Anti-Gay County Clerk Kim Davis Defeated In Re-Election Bid
Kim Davis, who became infamous for defying Court orders to issue marriage licenses to gay couples, was defeated in her re-election bid.
Kim Davis, the Kentucky County Clerk who became part of a national news story three years ago when she was held in contempt of court and jailed for her refusal to comply with the orders of a Federal Court to issue marriage licenses to same-sex couple in the wake of the Supreme Court’s decision in Obergefell v. Hodges, lost her bid for re-election on Tuesday:
Kim Davis, the Kentucky county clerk who defied the Supreme Court and was jailed in 2015 for her refusal to issue marriage licenses to same-sex couples, lost her re-election bid on Tuesday.
Ms. Davis, who emerged as a hero of the religious right and ran for re-election as a Republican, lost by fewer than 700 votes among nearly 7,800 cast.
Her Democratic opponent, Elwood Caudill Jr., bested her in the race for clerk of Rowan County, a rural patch of eastern Kentucky that voted for President Trump in 2016 but where Democrats typically win local office.
The race had once been billed as one of the biggest political showdowns in Kentucky because David Ermold, a gay man whose request for a marriage license Ms. Davis denied, announced he would run for her job. But then Mr. Ermold lost the Democratic primary to Mr. Caudill, chief deputy in the county property valuation office.
Mr. Caudill was a familiar local figure who represented a far less politically charged choice for a job that is mainly administrative.
Ms. Davis has held the office since January 2015, when she succeeded her mother, who had been the county clerk for 37 years. She ran as a Democrat, but quickly found herself steeped in conservative politics.
In 2015, after the Supreme Court issued its landmark ruling guaranteeing same-sex marriage rights nationwide, Ms. Davis refused to abide by the law, even after the Supreme Court rejected her request for a delay. She said same-sex marriage violated her Christian beliefs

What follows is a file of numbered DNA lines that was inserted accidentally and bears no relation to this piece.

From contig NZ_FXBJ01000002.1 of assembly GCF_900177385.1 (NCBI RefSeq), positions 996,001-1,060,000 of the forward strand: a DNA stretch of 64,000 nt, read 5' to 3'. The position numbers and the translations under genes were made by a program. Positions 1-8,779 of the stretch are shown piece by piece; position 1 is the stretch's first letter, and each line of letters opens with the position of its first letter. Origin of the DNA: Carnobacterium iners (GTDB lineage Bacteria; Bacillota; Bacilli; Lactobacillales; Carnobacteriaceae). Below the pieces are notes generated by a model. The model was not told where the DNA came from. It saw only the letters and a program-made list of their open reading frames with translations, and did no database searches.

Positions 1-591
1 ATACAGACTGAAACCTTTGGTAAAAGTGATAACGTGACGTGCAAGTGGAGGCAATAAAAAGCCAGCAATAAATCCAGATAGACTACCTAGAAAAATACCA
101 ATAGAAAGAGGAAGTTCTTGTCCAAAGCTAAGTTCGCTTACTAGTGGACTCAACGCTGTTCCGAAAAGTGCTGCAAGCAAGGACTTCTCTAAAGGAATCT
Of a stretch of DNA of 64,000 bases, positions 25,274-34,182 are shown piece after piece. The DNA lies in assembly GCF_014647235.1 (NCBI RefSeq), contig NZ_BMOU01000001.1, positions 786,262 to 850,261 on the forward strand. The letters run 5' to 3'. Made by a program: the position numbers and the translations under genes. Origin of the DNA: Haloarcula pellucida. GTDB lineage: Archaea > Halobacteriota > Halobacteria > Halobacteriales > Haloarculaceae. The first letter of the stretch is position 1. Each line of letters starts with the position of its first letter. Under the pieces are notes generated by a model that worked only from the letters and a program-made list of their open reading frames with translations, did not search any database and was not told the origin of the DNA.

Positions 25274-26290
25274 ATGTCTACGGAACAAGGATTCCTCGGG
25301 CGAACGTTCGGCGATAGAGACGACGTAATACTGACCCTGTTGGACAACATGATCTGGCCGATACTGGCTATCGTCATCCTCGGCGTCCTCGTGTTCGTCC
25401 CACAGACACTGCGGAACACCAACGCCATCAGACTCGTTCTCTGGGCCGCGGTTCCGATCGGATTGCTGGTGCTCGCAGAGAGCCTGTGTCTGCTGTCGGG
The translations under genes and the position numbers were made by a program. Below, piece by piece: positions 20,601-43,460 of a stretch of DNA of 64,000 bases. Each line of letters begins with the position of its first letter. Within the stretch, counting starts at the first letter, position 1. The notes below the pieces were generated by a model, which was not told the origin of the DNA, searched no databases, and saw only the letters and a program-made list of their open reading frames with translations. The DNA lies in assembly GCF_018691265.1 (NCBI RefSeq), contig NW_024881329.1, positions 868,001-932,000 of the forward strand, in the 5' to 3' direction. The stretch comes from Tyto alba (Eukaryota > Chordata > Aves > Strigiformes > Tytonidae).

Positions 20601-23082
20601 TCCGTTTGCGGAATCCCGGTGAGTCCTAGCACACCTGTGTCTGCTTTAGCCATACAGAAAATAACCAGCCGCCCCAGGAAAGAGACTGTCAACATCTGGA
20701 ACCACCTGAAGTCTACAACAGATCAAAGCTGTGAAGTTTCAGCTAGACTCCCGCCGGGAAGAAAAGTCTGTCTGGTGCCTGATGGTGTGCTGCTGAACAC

A testy exchange with Mr. Ermold and his partner, David Moore, was caught on camera. Ms. Davis turned them away, saying that she would not issue any marriage licenses.
“Under whose authority?” Mr. Ermold asked.”
Under God’s authority,” Ms. Davis replied
She spent five nights in jail for defying the federal order and later switched parties.
Since the summer of 2015, she has appeared in statewide Republican campaign ads, met the pope, campaigned against same-sex marriage in Romania, attended a State of the Union address and published a book: “Under God’s Authority: The Kim Davis Story.”
Davis, of course, became famous, or to put it better infamous, in the summer of 2015 when she refused to issue marriage license to same-sex couples notwithstanding the fact that the Supreme Court had handed down a ruling declaring the remaining laws against same-sex marriage, specifically including Kentucky’s law since a case involving that law was at issue in one of the cases that were part of Obergefell v. Hodges. In any case, Davis was sued by several of the couples to whom she had denied licenses and ordered by a Federal Court Judge to allow her employees to issue licenses as required by the law. Davis refused to comply with the order and was eventually jailed several days for contempt of court. Eventually, she was released and a solution was found that allowed her office to issue licenses without her having to be involved. Additionally, Davis became something of a celebrity among Republicans seeking their party’s nomination during the 2016 election cycle, as well as a hero to many on the so-called “religious right.”
After the case had essentially ended, Davis became something of a star among social conservatives and began working with a group calling itself the “Alliance Defending Freedom” that continues to oppose equal rights for LGBT Americans and also spends resources around the world lobbying against marriage equality in nations where efforts are being made to change the law. Perhaps most significantly, Davis ended up having a rarely-granted private audience with Pope Francis when he visited the United States in 2015. At the time. the Catholic Church that the Pope’s meeting with her, even though she is not a Catholic, was not meant as an endorsement, however, earlier this year another official made claims that called that official explanation into question.
In any case, I suppose the voters deserve some credit for giving this woman the boot.